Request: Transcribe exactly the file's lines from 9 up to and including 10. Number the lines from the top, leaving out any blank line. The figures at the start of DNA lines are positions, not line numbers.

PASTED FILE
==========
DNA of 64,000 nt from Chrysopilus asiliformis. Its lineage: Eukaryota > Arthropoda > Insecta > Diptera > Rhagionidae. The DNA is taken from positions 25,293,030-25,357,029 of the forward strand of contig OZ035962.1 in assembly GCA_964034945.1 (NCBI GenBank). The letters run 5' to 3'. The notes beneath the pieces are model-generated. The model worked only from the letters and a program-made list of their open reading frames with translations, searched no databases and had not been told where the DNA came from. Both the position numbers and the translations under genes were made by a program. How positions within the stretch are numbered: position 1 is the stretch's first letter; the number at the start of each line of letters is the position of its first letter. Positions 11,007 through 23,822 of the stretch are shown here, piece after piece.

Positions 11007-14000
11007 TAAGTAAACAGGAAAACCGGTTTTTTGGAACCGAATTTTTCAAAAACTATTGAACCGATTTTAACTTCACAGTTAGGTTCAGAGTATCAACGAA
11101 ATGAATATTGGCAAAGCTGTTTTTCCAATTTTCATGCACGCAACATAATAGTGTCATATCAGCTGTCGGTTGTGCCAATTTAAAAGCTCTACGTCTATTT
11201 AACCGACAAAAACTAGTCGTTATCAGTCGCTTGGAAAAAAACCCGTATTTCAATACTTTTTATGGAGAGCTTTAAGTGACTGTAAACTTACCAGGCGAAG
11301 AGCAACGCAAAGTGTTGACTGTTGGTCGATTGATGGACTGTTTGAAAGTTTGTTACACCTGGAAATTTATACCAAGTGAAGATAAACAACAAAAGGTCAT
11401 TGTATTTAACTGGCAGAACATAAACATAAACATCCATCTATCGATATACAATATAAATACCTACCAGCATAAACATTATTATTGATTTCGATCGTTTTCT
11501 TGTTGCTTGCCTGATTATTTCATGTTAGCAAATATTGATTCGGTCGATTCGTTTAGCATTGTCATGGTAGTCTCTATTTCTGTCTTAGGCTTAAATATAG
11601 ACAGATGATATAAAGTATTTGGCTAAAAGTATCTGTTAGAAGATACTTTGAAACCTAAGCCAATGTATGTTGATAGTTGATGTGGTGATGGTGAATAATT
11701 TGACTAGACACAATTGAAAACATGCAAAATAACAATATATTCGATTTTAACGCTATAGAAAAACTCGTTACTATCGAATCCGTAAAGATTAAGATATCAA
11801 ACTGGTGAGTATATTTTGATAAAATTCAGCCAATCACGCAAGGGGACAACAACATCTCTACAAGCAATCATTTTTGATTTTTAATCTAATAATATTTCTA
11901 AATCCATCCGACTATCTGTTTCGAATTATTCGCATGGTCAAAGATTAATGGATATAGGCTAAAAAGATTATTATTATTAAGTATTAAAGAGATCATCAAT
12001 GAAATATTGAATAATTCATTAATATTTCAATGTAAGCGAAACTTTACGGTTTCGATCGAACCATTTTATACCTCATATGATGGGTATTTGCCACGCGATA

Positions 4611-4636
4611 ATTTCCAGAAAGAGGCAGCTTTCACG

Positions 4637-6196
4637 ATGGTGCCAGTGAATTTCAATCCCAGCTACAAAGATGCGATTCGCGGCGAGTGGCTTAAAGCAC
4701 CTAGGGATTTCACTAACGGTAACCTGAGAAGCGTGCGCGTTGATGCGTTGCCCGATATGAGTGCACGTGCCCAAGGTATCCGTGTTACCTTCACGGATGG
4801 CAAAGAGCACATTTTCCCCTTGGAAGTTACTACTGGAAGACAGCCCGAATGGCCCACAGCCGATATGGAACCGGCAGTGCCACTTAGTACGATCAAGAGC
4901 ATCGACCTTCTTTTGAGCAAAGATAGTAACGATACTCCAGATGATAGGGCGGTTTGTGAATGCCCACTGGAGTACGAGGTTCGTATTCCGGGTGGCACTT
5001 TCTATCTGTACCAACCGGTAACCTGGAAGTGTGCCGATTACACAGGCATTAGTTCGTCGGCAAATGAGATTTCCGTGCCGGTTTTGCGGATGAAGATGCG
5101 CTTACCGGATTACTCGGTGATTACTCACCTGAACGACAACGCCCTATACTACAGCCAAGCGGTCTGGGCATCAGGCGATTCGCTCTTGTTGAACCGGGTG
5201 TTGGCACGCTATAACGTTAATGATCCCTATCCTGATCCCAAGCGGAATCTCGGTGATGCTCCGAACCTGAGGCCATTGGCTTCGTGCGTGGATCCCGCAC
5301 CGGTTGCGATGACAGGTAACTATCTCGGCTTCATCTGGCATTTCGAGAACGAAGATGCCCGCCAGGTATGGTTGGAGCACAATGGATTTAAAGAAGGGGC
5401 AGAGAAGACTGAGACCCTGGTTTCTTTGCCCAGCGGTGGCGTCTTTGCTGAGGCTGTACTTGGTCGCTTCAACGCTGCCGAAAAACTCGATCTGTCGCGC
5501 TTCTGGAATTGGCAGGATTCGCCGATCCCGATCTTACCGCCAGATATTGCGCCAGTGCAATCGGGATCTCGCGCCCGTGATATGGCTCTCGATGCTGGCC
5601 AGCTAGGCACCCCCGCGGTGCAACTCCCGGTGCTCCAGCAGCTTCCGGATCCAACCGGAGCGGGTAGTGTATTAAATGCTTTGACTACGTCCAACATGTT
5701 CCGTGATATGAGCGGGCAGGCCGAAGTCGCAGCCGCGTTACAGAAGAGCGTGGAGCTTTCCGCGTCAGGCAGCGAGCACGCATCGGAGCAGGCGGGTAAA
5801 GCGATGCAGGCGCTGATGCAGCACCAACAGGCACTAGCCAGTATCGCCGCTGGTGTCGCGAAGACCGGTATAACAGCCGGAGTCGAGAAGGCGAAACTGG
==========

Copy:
11601 ACAGATGATATAAAGTATTTGGCTAAAAGTATCTGTTAGAAGATACTTTGAAACCTAAGCCAATGTATGTTGATAGTTGATGTGGTGATGGTGAATAATT
11701 TGACTAGACACAATTGAAAACATGCAAAATAACAATATATTCGATTTTAACGCTATAGAAAAACTCGTTACTATCGAATCCGTAAAGATTAAGATATCAA